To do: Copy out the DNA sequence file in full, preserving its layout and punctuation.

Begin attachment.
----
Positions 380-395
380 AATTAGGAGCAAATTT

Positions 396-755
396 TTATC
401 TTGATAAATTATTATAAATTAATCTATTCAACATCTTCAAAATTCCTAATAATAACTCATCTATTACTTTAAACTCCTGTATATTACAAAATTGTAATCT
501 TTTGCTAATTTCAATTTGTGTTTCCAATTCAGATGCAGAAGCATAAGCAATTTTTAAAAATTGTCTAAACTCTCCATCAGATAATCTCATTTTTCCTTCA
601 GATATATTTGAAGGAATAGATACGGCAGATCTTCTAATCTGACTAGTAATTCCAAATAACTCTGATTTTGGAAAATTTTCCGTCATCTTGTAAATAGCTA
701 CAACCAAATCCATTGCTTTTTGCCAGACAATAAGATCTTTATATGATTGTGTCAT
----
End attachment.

Positions 380-395
380 AATTAGGAGCAAATTT

Positions 396-755
396 TTATC
401 TTGATAAATTATTATAAATTAATCTATTCAACATCTTCAAAATTCCTAATAATAACTCATCTATTACTTTAAACTCCTGTATATTACAAAATTGTAATCT
501 TTTGCTAATTTCAATTTGTGTTTCCAATTCAGATGCAGAAGCATAAGCAATTTTTAAAAATTGTCTAAACTCTCCATCAGATAATCTCATTTTTCCTTCA
601 GATATATTTGAAGGAATAGATACGGCAGATCTTCTAATCTGACTAGTAATTCCAAATAACTCTGATTTTGGAAAATTTTCCGTCATCTTGTAAATAGCTA
701 CAACCAAATCCATTGCTTTTTGCCAGACAATAAGATCTTTATATGATTGTGTCAT